Ruminations


I've always been someone who's prided myself on my intelligence, and I've always been ahead of the class. From the time when I read a book to my preschool class, all the way through my undergraduate degrees, I've always felt that I was one of the smartest people in the room.

Here, in graduate school, I've reached a level where this no longer holds true. In fact, in many situations, I feel like I'm wearing the dunce cap.

At least once a day, I'm exposed to parts of biology that I knew absolutely nothing about. Sometimes I even learn about whole fields of research whose existence I couldn't even have dreamed up. While this is sometimes cool, it's also pretty overwhelming.

It certainly doesn't help that during rotations, I'm starting from scratch every two months. Due to the variety of labs I've been through, it's a constant barrage of new pathways, new techniques, and a new alphabet soup of acronyms and vocabulary that are unique to every field. For first years, 'drinking from the firehose' is an apt analogy.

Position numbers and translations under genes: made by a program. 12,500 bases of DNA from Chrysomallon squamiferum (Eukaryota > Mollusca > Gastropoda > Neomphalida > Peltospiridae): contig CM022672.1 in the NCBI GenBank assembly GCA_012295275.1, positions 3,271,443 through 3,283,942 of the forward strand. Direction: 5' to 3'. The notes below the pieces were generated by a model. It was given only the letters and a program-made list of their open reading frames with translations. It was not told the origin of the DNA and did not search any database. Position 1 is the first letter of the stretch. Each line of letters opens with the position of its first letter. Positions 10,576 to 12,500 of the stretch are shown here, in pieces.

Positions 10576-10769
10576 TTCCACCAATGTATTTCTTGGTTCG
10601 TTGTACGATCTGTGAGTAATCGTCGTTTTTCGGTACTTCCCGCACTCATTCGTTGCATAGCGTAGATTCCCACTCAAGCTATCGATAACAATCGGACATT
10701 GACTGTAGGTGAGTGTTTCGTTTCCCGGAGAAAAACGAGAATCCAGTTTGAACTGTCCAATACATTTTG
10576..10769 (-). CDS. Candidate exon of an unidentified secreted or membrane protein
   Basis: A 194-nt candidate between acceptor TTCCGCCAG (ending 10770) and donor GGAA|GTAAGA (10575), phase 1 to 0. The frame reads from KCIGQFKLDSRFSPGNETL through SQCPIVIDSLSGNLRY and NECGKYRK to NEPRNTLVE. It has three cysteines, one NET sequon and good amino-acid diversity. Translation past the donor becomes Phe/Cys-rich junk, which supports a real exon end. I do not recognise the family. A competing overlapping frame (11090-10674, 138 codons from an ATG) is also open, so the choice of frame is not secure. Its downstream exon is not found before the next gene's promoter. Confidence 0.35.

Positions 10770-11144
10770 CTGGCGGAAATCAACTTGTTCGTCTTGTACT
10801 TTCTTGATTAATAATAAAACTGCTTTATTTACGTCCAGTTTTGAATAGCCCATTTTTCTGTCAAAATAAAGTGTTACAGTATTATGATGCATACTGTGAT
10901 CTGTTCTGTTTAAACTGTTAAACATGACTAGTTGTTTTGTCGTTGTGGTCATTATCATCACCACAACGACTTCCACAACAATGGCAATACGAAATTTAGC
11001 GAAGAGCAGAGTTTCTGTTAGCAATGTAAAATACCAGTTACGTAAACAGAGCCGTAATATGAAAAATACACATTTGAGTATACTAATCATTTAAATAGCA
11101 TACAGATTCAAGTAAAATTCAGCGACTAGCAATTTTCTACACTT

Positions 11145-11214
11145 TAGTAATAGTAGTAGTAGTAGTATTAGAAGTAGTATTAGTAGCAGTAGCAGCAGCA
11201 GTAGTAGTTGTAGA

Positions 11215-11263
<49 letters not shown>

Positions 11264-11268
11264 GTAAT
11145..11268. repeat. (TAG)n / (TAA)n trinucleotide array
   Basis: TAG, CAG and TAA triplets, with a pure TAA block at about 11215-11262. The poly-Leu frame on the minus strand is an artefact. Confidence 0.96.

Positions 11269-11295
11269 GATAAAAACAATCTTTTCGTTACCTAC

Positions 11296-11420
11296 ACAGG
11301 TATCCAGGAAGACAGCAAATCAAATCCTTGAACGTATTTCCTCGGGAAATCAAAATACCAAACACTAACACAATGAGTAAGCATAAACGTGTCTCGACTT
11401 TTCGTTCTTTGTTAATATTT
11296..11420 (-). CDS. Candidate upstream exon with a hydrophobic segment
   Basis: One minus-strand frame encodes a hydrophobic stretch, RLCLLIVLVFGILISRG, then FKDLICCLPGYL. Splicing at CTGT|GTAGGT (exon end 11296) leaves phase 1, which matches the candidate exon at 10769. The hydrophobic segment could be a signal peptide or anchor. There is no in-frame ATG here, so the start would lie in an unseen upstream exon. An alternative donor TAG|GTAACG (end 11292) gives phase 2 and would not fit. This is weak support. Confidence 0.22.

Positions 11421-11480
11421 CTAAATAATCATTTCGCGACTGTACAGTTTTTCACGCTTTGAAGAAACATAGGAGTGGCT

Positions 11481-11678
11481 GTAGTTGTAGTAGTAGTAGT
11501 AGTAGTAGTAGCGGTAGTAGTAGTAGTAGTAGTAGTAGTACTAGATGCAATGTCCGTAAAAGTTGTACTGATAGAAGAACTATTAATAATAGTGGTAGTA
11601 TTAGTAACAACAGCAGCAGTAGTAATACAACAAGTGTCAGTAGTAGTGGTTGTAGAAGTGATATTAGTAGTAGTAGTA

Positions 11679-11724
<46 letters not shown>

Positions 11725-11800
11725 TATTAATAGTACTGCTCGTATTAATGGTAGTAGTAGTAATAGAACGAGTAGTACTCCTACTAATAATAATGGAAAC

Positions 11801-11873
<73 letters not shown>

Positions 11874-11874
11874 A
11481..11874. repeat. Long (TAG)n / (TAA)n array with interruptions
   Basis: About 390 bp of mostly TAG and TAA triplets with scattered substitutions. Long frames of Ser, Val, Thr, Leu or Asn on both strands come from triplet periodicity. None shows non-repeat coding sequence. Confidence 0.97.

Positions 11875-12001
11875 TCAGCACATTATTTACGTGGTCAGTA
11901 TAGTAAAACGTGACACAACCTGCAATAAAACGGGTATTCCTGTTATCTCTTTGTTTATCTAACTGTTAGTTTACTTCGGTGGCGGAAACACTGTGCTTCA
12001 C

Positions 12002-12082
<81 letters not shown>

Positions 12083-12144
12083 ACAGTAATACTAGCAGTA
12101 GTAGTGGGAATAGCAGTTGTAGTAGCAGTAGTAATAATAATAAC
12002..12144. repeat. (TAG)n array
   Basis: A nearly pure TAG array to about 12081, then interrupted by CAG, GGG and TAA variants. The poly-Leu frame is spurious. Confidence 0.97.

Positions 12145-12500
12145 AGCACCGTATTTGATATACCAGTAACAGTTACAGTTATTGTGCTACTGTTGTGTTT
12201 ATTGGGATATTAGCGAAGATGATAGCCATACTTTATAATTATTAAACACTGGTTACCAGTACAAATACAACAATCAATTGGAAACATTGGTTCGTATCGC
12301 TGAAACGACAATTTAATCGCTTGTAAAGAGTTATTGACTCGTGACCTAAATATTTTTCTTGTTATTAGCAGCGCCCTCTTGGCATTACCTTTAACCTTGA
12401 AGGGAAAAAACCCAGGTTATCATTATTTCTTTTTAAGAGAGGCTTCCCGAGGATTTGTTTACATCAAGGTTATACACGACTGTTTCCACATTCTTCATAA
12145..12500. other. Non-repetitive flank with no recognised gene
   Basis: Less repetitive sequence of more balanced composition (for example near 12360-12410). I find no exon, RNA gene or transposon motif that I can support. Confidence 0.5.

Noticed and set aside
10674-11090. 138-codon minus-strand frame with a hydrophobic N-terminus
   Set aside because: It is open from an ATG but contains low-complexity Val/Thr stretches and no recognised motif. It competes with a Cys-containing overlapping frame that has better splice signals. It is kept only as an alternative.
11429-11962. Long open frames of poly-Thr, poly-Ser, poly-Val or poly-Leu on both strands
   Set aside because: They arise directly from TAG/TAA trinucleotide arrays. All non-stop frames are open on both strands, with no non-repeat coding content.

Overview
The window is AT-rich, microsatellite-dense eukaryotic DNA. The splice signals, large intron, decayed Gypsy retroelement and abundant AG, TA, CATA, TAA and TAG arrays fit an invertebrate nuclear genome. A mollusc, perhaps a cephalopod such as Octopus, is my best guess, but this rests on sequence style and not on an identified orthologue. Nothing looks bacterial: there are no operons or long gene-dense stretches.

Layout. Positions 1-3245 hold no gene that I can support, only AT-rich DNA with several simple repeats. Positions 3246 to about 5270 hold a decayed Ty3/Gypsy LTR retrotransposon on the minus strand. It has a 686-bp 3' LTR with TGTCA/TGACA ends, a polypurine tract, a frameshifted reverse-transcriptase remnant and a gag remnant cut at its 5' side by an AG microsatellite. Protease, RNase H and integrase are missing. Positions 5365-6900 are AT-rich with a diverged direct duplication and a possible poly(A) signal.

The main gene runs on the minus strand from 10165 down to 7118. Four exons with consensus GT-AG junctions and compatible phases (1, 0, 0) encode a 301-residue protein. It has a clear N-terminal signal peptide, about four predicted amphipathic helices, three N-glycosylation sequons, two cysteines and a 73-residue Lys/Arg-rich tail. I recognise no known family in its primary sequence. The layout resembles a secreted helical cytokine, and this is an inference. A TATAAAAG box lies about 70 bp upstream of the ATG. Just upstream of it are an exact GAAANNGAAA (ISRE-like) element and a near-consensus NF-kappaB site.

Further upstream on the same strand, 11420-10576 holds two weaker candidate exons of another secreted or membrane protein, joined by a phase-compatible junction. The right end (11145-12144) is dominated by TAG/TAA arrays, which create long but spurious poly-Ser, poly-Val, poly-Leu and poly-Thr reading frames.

At its best, grad school is exciting and invigorating. I'm around so many people who are at the top of their field, publishing groundbreaking research, and working towards noble goals. At its worst, it's disheartening and frustrating. Listening to the best researchers in their fields can make you realize how very far you have to go.

At this point, I'm more than ready to join a lab. I'm tired of classes, tired of rotations, tired of seminars over things I'll never research. I need to start making real progress toward something, no matter how distant and amorphous that dissertation may be.

That's what grad school is all about. We're not here to become the world's leading expert in biology, we're here to carve out a small niche for ourselves, whether that be in calcium channel function in mammals, or application of novel bioinformatics algorithms to the human genome. We're here to pick one thing, and research it until we become an expert in our tiny corner of science.

I guess what I'm trying to say is that I'm ready to begin.

Comments

Written by Joel -

"drinking from the firehose" a scholarly metaphor that I'm sure we can all take out of context.

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